As Yousuke and TMC talk to Teddie, they realize that the murder victims are being thrown in and killed within the TV world. They also figure out that whoever shows up on the Midnight Channel when it’s still blurry is to be the next victim. Once they show up crisp, clear, a parody of themselves and a part of a cheap game show, they know that the victim is in the TV.
It is through rescuing people within the TV world that the main party for the game takes place. The party (in order of shadow fight) is: Yousuke Hanamura, Chie Satonaka, Yukiko Amagi, Kanji Tatsumi, Rise Kujikawa and Naoto Shirogane. Each of them have aspects of themselves that they want to hide and deny the existence of. For Chie it’s her dependence on Yukiko. For Yukiko it’s that she doesn’t want to take up the reigns of the historic inn her family runs and her desire to rescued by a “prince”. For Kanji it’s his fear that he’s viewed as gay. For Rise it’s her fear that she’s being assimilated by her idol persona. For Naoto it’s their relative youth in her career as the Detective Prince and being trivialized for that as well as their fear of something more personal. I won’t go in to too much detail about Naoto as I don’t want to spoil that part of the story.
The whole time that TMC and company are going inside the TV to help people and to fight shadows, the police are investigating the murders. The police are comprised of Ryotaro Dojima and a somewhat inept fellow by the name of Tohro Adachi. At first the police suspect TMC and his friends of the murders, but as the story continues they find that those suspicions are unfounded.
Actually, at this point, I won’t continue on with the plot of the game. If I continue on with the plot at this point, it would give away the ending. I would rather not do it because I find the storyline of this game as interesting as I did that of Persona 3. There’s some interesting twists that happen that culminate in a rather frustrating and interesting end boss fight.
The gameplay of Persona 4 is similar to that of Persona 3. It’s a turn-based JRPG crossed with a dating sim. However, there are some notable differences in gameplay that makes it different from Persona 3. One of the differences I mentioned when I was talking about Persona 3 Portable (as it was released after Persona 4). That is the lack of “I am thou and thou art I…” monologue after the initial start of a social link.. Instead, you get a quick notice that the social link went up a level. In many ways, this makes playing the game more fluid and you’re not taken out of the story for as long as you were in Persona 3.
Another huge difference is that you can now control the other characters in the game. You can say what it is they’re doing. This is a huge improvement over Persona 3. Having greater control of the characters means that you can finally fight in a style that is more intuitive to you and less what’s been dictated by the developers. That being said, the pre-set combat models also still exist and can also be used interchangeably throughout the game.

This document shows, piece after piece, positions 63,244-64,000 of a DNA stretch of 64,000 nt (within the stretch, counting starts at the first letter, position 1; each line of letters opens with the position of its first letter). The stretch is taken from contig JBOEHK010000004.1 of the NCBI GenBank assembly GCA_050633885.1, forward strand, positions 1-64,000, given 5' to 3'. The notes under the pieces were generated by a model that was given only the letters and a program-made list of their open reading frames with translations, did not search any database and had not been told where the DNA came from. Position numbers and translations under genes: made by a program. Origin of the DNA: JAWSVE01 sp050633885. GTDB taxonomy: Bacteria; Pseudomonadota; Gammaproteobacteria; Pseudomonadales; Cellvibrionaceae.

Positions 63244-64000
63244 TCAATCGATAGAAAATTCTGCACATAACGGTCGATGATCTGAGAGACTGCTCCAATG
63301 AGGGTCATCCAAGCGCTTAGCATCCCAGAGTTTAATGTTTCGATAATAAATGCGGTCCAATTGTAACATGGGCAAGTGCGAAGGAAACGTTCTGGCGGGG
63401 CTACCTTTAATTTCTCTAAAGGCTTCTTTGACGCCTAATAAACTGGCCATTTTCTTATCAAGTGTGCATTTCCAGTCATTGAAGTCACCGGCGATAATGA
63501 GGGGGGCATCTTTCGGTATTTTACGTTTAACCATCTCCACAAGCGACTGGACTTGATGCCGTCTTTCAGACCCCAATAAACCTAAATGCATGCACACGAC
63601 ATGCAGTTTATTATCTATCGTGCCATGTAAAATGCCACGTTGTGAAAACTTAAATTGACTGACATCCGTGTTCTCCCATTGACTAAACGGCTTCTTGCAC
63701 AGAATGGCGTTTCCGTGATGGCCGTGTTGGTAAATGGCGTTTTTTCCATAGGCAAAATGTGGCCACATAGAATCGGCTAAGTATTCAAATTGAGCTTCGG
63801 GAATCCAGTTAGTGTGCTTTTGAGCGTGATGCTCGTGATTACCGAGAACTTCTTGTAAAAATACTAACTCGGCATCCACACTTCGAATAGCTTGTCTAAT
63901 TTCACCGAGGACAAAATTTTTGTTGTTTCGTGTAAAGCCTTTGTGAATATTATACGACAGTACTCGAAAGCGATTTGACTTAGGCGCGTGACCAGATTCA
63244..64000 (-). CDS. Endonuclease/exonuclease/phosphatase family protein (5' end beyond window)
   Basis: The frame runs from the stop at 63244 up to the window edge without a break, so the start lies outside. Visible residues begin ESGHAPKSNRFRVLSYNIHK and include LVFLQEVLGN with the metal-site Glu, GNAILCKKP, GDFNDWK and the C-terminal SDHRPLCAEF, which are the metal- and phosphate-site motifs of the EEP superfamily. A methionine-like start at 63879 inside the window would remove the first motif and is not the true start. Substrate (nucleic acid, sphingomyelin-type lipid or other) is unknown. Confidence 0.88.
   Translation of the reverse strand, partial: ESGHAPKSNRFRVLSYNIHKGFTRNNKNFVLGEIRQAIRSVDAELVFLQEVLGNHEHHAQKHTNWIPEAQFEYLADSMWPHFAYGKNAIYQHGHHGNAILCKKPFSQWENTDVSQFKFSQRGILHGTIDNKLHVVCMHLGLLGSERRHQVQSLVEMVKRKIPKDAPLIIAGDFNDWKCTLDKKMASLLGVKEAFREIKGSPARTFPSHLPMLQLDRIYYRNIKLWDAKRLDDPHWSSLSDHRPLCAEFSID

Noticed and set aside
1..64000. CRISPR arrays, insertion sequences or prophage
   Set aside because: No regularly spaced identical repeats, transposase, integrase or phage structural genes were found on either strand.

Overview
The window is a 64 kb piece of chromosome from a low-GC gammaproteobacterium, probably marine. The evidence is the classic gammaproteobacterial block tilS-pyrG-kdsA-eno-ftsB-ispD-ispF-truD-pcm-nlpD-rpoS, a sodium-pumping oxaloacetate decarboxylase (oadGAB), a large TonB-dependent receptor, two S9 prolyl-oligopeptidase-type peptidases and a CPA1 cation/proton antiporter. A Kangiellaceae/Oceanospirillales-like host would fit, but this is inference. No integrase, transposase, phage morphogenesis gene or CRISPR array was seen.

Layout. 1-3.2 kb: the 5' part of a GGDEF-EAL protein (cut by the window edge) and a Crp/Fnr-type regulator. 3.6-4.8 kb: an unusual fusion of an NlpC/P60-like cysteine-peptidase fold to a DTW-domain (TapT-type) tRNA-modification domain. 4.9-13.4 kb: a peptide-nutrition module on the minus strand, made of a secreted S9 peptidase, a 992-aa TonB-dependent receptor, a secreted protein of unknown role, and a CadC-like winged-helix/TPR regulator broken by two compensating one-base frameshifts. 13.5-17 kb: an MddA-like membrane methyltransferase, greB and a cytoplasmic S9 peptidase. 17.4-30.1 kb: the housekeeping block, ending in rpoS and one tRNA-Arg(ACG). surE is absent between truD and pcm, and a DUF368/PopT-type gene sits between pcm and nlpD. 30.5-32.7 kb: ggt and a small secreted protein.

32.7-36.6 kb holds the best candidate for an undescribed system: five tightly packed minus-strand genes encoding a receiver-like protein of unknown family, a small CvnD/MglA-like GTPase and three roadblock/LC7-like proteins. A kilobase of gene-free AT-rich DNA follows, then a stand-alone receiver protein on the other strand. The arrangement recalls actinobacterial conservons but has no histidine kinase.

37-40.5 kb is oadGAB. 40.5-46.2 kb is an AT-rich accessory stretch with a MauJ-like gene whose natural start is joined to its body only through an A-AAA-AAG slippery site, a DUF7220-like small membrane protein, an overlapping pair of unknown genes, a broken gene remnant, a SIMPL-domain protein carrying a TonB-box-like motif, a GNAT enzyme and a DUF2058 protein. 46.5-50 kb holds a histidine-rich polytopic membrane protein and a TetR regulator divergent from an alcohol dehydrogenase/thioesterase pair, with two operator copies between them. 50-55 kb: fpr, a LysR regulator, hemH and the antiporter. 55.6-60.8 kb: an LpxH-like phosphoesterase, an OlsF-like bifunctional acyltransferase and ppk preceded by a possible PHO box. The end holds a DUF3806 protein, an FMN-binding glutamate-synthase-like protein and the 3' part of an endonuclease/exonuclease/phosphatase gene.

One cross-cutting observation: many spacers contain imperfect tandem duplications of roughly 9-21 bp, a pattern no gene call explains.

There’s also the fact that you actually get to fight shadow versions of the parties personas that I happened to mention above.
Another difference between Persona 3 and Persona 4. In Persona 3, every time you went back to the lobby of Tartarus you were automatically healed and all you SP came back. That does not happen in Persona 4. You do eventually have a way to pay to be healed. However, it’s not cheap and in the first play through is often more than the amount of money you have. That is something they also ported over to Persona 3 Portable.
There is also a difference with the card shuffle that happens post-fight. It’s no longer set up like a game of 3-card Monty. There are various ways the cards are shuffled. Also, there will be another card that appears after the shuffle called Arcana match that will have an effect for a period of time on combat, how you see the world inside the TV or on your reward. Also, the death card is replaced with a penalty card.
Otherwise, the gameplay is similar between Persona 3 and 4.
After Persona 4 cam rumor of a fighting game that was coming out. From that we get Persona 4 Arena (or Persona 4 the Ultimate or Persona 4 the Ultimate Mayonaka Arena). I remember hearing about it a couple of years ago, but I wasn’t sure how the game would play or where it would fall into the Persona 4 storyline.